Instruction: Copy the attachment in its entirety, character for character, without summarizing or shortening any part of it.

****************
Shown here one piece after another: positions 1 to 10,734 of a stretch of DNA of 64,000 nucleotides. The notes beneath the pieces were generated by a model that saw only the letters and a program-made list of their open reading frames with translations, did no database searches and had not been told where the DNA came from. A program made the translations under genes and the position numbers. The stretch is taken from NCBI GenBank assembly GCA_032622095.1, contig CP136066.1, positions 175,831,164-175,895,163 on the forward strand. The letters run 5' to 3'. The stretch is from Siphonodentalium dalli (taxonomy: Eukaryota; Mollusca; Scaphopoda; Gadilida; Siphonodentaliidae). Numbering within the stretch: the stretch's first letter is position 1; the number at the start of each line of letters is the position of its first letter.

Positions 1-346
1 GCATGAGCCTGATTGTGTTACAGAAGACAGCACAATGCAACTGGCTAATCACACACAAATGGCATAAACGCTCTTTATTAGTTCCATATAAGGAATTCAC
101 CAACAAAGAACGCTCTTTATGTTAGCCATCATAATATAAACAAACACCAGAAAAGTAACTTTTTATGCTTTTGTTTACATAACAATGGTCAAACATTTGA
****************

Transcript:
Shown here one piece after another: positions 1 to 10,734 of a stretch of DNA of 64,000 nucleotides. The notes beneath the pieces were generated by a model that saw only the letters and a program-made list of their open reading frames with translations, did no database searches and had not been told where the DNA came from. A program made the translations under genes and the position numbers. The stretch is taken from NCBI GenBank assembly GCA_032622095.1, contig CP136066.1, positions 175,831,164-175,895,163 on the forward strand. The letters run 5' to 3'. The stretch is from Siphonodentalium dalli (taxonomy: Eukaryota; Mollusca; Scaphopoda; Gadilida; Siphonodentaliidae). Numbering within the stretch: the stretch's first letter is position 1; the number at the start of each line of letters is the position of its first letter.

Positions 1-346
1 GCATGAGCCTGATTGTGTTACAGAAGACAGCACAATGCAACTGGCTAATCACACACAAATGGCATAAACGCTCTTTATTAGTTCCATATAAGGAATTCAC
101 CAACAAAGAACGCTCTTTATGTTAGCCATCATAATATAAACAAACACCAGAAAAGTAACTTTTTATGCTTTTGTTTACATAACAATGGTCAAACATTTGA